I’ve already mentioned some allergy symptoms that I experienced – runny nose, head congestion, sneezing, coughing, headache, and itchy nostrils. Other individuals might experience different allergy symptoms, including sore throat, itchy ears, itchy eyes, swollen eyes, or watery eyes. People with asthma might have even more trouble breathing than they usually do when they’re suffering from seasonal allergies. If you have allergies, you might experience all these symptoms, or you might experience only one or two allergy symptoms. For me, the worst is the sneezing. I was sneezing so much that it actually interfered with my daily activities, making it difficult to eat, sleep, read, or drive.
You’re probably familiar with drugs called antihistamines. As the term implies, antihistamines work against histamine by partially blocking its actions. These medications might be over-the-counter or prescribed by a physician. Some common over-the-counter antihistamines include brand names like Benadryl, Tavist, Allegra, Zyrtec, Claritin, and Chlor-Trimeton. Prescription antihistamines include Atarax, Xyzal, Clarinex, and Palgic.
I took antihistamines for my seasonal allergies, and they did provide some relief. The biggest problems were the side effects. Benadryl made me very drowsy, and even after a good nap, I’d feel “draggy” for hours. My mouth would always be extremely dry when I first woke up after taking the drug, too. Other common symptoms of antihistamines include blurred vision, confusion, nausea, and dizziness. Also, it’s not safe for some individuals to take antihistamines.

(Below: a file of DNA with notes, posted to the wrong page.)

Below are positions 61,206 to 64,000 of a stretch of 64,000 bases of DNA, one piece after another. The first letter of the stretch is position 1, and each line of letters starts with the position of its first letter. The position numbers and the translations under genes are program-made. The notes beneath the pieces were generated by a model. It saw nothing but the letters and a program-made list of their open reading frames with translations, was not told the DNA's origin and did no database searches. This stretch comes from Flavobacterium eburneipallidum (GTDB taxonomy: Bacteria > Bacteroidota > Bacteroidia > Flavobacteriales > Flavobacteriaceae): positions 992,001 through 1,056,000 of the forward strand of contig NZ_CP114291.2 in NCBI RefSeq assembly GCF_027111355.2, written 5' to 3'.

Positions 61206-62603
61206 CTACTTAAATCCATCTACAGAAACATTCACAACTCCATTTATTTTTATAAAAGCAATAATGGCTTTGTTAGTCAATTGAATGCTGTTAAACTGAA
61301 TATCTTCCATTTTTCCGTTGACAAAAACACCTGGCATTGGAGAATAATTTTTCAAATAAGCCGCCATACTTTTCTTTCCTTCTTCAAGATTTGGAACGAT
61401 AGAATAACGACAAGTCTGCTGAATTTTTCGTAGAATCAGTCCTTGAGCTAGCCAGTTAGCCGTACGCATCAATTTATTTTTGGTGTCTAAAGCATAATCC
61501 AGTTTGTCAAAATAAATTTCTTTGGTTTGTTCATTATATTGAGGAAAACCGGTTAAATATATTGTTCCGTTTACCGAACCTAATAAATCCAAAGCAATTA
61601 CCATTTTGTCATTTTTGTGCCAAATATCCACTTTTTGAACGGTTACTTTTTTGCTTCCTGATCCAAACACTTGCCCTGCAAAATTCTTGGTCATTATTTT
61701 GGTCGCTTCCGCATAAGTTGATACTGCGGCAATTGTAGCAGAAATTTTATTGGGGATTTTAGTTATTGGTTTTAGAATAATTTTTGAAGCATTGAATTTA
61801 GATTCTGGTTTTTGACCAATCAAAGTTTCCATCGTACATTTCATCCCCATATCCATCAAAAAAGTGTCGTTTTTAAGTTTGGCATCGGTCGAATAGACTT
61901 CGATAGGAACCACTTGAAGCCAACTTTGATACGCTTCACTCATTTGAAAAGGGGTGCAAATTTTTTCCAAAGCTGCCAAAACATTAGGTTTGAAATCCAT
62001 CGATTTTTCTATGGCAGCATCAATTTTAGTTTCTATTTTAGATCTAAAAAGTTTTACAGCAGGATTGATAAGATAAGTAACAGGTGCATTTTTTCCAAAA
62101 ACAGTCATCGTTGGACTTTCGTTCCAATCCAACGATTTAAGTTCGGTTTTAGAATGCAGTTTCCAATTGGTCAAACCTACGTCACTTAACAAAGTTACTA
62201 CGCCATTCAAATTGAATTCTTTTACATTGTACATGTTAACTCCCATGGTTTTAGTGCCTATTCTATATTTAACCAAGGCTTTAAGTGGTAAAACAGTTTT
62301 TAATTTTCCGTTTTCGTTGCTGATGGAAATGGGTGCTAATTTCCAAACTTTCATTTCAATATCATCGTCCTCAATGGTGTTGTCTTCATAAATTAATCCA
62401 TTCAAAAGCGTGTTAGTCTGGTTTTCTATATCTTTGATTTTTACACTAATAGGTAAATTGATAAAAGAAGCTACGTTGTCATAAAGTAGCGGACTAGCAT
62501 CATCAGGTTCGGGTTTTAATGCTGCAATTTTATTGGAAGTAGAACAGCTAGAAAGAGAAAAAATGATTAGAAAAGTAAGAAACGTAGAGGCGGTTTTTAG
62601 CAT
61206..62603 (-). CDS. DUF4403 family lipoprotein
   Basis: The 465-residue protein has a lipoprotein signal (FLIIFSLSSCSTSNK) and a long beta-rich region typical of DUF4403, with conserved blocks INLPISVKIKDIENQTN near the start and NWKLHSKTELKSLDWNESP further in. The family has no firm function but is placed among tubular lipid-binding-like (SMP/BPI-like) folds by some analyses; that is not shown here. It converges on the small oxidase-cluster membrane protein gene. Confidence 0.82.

A stuffy nose is usually caused by swelling of the nasal tissues. Decongestants are good at “unblocking” sinuses and noses, by reducing the amount of blood in the vessels in the nose, sinus cavities, and throat. I can’t take them because I have cardiac arrhythmia. Other conditions that make taking decongestants possibly dangerous include hardening of the arteries, hypertension, and glaucoma. Even when they’re safe to use, decongestants can cause side effects, including dizziness, nervousness, and difficulty sleeping. Well known decongestants include phenylephrine, ephedrine, pseudoephedrine, naphazoline, and phenylpropanolamine.
Decongestants are also available in the form of nasal spray. Some types of nasal spray also contain antihistamines or corticosteroids. Decongestant nasal sprays work quickly by constricting the blood vessels inside the nose, providing relief from a stuffy nose. As with other forms of decongestants, I’m not supposed to use nasal sprays that contain decongestants. As for the other two types of nasal spray I’ve mentioned, I’ve never tried either.
You’re probably familiar with the warnings about using a decongesting nasal spray long term. In fact, the warning appears right on the bottle. After just a few days’ use, decongestant nasal spray can actually make your condition worse by irritating and even causing damage to the nasal membranes. With this irritation, the inside of the nose can become even more swollen and inflamed before using the spray.
Natural Allergy Remedies
There are several natural allergy remedies you can try at home, without turning to drugs and their inherent side effects. One is to use a neti pot, as pictured above. Neti pots are cheap, and I use mine quite often. The little plastic container is filled with warm salt water. When you buy a pot, several packets of salt are usually included, but when they run out, just make your own solution. I use about a teaspoon of salt to a cup of water. The salt water is used to clean the sinuses and nasal passages. The cleansing gets rid of excess mucous, and the salt helps relieve swelling in the nose. The following video provides more information.
How to Use a Neti Pot:
Natural Allergy Remedies:
When inside my nose is aching from seasonal allergies, I sometimes use a mentholated rub like Vicks. I did a Q-Tip in the ointment and run it around the inside of my nostrils. Doing so relieves some of the irritation from inflamed mucous membranes, and it also helps me to breathe easier.